To answer your main question the point is that someone has spotted something in the plot/story line/character element that didn't make much sense to them and so they want to know the answer. It really is as simple as that.
However, to go a bit deeper and expand on your reasoning.
My POV is that many works of fiction (especially from popculture) disregard reality and common sense.
There's a couple of points to this so:
Exactly this is your point of view and as I'm sure you know not everyone has the same point of view.
Maybe they do disregard popculture but a lot of readers/watchers watch these things because of that. Not everyone just wants to immerse themselves in something exactly like real life... a lot of people immerse themselves in another work to escape reality.
This is either because they think that this attitude will make their works more interesting or because the writers themselves (with all respect to them) have no clue what they're talking about and are thus unable to come with a believable plot.
To be honest a lot of the time the slightly less believable part of the plot opens up more pathways to a more interesting story. I'm certainly happy to suspend my disbelief over some minor "problem" if it leads to more interesting outcomes in the end. Also not everyone knows everything, writers generally have a good grasp of "most" elements of the story but they won't be an expert in everything they talk about so things won't always be "correct". For example, it's well known that JKR is bad at maths.
I think it's also worth pointing out that these are fictional worlds, it's not a surprise that not everything works the same. The next point is an important one and something that comes up a lot.
People are a lot more likely to question something that is closer to reality.
Dragons exist in this universe? Wow cool I can believe that! That dragon took a trip that should have taken 5 days in 3 days!? WHAT THE HELL IS THIS NONSENSE!!11!!!!???
In both cases the result is that trying to find any sense in a plot that makes no sense is, well, senseless. Asking such questions is precisely as pointless as asking how could Jessie, James & Meowth not die each time they were launched into orbit and fell back on Earth.
Is it? If you "know" it "makes no sense" you likely wouldn't be asking because you'd "know" the answer. The people asking these questions are asking because they don't know the answer. Even if they do know the reasoning behind why it makes no sense maybe they are hoping they skipped over something wherein fact it does make sense after all.
So that's it from a questioner's perspective but why do people answer these? There are any number of reasons but to list a few in line with your question:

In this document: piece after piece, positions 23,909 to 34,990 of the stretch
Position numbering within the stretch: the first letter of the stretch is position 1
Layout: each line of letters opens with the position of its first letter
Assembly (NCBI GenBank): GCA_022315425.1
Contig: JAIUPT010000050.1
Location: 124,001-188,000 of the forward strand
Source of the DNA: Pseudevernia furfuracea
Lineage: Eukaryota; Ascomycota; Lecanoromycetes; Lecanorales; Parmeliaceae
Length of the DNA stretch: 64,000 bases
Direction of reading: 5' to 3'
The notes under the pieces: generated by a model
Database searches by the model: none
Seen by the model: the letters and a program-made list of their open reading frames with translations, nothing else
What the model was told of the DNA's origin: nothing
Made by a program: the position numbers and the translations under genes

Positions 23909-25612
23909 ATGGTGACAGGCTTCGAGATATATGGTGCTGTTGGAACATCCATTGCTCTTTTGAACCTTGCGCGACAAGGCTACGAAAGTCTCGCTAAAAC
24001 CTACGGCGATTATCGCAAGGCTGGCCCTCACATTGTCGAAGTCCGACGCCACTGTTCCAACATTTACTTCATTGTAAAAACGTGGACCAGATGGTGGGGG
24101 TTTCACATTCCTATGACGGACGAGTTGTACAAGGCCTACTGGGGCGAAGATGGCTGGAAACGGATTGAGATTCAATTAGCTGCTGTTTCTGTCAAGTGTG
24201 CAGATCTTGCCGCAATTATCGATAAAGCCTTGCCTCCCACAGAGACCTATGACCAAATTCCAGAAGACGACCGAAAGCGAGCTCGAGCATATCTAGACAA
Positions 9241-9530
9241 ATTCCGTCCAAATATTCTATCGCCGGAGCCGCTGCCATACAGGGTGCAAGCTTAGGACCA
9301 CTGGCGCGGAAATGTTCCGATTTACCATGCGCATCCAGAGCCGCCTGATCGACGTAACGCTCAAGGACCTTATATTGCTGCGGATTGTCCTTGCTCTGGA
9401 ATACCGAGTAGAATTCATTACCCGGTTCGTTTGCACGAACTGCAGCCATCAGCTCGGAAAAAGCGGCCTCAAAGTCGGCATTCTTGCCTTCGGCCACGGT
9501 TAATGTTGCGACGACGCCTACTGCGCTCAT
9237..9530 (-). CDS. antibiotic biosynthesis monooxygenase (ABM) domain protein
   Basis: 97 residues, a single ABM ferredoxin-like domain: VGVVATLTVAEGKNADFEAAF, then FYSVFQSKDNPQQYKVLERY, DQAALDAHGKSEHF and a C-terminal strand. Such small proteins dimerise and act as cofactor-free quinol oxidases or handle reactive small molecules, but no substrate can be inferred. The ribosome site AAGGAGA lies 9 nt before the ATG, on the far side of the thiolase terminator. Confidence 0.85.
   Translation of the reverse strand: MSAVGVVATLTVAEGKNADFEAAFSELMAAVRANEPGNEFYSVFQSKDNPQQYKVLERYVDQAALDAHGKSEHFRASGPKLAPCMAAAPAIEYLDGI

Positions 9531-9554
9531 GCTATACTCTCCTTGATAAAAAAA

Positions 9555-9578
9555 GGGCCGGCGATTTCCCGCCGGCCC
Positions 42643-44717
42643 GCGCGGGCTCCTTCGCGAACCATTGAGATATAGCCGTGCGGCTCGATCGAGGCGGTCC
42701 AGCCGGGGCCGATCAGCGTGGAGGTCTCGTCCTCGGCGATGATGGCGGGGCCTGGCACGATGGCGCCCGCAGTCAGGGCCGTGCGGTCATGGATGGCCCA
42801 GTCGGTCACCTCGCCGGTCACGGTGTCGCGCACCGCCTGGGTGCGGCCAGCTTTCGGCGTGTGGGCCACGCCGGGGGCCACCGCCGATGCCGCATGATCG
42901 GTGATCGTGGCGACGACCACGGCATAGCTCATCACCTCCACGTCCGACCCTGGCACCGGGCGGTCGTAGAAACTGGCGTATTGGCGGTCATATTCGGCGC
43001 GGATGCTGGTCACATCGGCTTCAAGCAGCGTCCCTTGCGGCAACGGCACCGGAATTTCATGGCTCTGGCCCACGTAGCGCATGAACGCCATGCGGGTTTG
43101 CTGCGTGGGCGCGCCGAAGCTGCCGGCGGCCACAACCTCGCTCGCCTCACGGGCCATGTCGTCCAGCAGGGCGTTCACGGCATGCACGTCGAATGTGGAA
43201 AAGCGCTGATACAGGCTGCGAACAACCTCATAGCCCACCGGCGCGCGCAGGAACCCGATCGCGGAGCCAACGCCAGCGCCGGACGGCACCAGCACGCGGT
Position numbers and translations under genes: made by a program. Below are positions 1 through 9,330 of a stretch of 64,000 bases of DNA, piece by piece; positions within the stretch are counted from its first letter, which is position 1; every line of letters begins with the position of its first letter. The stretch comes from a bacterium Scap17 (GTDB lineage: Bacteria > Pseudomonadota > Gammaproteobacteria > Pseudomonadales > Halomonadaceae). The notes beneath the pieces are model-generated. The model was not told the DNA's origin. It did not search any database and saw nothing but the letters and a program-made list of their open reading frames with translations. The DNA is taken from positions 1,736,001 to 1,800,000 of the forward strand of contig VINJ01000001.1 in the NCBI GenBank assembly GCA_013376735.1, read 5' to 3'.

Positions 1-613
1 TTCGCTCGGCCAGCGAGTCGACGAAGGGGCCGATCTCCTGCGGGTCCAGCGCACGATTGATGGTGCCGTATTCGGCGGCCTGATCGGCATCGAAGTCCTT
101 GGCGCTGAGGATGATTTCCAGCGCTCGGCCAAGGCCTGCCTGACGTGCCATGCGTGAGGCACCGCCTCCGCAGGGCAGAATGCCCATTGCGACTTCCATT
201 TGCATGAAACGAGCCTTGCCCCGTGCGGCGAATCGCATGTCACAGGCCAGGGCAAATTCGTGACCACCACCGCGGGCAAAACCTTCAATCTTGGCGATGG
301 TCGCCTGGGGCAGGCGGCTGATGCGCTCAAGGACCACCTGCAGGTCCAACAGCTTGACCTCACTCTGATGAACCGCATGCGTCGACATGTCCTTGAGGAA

They say it doesn't make sense and why it doesn't make sense.
They attempt to explain how it could make sense.
They tell us actually it does make sense after all because of X, Y and Z. In fact a lot of very good answers can come from a question that started off as a false premise.
It's worth noting that the second of these questions is currently in the HNQ and considering the score of the first it likely was at some point too. So, whilst SFF users liked the questions initially their scores have exploded exponentially due to the effect of the HNQ and the drive by users it brings in.
How can every Cubone be wearing its dead mothers' skull? This is actually quite a nice question when you think about it. How can this actually be the case? And before I look at the answers (and knowing nothing of Pokemon) I can think of a few in universe possibilities:
- They can only have one child
- They wear only part of the skull
- Can grow multiple skulls
- They die after giving birth
The actual top answer goes into a lot of information and is very detailed. If we had not had this question asked we would have lost out on this. It even comes to a sensible in universe reasoning, the Pokedex is inaccurate and potentially incorporates myths as fact.
Why did Dumbledore allow Draco Malfoy to return to school in Harry Potter and the Half Blood Prince? Again it's quite a nice question that will lead into answers that analyse Dumbledore's character. The question itself isn't actually inherently bad if asked about today's schools, in the UK students are given a lot of chances to improve their behaviour before expulsion and of course before accusing someone of attempted murder you need to have evidence.
Then looking at the answer it is very nice and detailed with a good assessment of Dumbledore's character and why he let this happen. It in fact shows us that there perhaps the plot _doesn't "disregard reality and common sense".